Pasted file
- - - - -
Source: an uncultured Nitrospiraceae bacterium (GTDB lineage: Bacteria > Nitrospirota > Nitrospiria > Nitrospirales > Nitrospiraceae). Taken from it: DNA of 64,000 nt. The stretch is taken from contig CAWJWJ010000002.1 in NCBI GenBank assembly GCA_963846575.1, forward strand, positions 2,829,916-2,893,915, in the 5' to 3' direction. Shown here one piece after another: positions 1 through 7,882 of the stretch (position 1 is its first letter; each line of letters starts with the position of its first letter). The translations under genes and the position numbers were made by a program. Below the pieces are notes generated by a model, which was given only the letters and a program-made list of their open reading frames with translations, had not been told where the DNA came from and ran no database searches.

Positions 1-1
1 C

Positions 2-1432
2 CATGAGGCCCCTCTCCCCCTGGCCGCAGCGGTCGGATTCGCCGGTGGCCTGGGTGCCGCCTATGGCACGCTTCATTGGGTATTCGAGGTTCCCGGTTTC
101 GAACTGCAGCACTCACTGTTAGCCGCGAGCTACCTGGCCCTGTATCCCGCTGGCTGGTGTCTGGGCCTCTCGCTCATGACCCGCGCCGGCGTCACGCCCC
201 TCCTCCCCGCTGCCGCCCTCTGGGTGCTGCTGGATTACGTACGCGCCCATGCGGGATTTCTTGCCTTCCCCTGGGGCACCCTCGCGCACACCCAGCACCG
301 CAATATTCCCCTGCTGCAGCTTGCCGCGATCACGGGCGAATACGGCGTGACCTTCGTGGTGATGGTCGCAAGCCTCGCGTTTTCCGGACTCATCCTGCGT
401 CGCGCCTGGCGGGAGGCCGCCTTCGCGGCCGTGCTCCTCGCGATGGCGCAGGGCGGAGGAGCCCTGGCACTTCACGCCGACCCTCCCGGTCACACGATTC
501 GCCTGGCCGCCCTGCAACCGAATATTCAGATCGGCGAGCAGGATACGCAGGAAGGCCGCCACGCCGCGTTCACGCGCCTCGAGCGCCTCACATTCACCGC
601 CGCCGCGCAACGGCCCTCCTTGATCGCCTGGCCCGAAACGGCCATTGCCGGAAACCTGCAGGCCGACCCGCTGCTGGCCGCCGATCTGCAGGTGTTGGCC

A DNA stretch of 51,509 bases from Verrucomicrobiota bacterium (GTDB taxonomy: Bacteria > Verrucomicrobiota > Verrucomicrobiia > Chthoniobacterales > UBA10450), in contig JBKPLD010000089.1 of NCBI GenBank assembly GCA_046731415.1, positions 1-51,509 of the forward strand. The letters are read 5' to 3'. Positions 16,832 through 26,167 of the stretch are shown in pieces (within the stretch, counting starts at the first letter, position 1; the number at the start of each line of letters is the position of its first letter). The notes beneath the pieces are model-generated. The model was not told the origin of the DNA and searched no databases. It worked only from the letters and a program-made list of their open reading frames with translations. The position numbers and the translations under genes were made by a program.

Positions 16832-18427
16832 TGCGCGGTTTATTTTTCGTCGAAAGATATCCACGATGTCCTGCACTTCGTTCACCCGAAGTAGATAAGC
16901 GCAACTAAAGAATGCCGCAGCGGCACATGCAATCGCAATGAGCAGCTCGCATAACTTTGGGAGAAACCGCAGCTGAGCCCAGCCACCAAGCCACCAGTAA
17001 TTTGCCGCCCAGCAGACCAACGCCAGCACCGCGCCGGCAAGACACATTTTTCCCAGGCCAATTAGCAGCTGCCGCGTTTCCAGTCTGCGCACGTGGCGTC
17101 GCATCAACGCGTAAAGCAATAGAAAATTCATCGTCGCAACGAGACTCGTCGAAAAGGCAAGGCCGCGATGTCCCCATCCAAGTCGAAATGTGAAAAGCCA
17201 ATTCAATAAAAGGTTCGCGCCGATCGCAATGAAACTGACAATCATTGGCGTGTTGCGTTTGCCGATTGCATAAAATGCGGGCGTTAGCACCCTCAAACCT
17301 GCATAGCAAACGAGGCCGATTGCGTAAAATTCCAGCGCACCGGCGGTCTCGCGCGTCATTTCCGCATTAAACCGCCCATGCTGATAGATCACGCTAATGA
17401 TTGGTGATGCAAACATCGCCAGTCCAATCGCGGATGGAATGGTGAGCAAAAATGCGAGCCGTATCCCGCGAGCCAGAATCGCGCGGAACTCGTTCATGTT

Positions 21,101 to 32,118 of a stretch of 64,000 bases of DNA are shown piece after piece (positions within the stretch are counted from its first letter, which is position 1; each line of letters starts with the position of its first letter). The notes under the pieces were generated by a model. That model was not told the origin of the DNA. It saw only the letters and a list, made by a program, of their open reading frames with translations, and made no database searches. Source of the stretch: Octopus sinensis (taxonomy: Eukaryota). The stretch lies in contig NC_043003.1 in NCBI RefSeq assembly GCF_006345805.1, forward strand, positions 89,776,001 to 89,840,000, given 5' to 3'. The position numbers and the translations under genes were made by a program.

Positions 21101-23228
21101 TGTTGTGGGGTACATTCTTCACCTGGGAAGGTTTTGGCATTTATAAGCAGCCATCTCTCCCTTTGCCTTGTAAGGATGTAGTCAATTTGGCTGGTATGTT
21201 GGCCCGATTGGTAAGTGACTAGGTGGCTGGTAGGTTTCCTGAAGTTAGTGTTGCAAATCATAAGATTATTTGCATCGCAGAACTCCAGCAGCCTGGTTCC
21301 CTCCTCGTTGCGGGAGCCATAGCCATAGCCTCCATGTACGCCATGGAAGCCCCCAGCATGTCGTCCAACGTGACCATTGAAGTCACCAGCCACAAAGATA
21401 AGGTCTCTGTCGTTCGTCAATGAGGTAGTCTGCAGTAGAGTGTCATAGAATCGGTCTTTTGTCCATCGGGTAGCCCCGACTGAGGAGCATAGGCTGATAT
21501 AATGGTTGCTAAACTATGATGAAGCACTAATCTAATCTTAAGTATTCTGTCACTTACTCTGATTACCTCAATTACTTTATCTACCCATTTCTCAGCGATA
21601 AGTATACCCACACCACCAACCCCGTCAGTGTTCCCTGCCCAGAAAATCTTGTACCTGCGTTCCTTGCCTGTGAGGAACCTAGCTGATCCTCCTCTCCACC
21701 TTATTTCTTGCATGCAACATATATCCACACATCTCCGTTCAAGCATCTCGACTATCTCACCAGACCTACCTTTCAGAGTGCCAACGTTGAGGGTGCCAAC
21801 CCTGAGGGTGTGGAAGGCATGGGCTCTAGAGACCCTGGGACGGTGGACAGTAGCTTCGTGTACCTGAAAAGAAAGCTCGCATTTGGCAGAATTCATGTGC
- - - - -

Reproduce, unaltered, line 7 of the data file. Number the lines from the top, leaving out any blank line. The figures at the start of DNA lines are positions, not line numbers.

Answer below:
201 TCCTCCCCGCTGCCGCCCTCTGGGTGCTGCTGGATTACGTACGCGCCCATGCGGGATTTCTTGCCTTCCCCTGGGGCACCCTCGCGCACACCCAGCACCG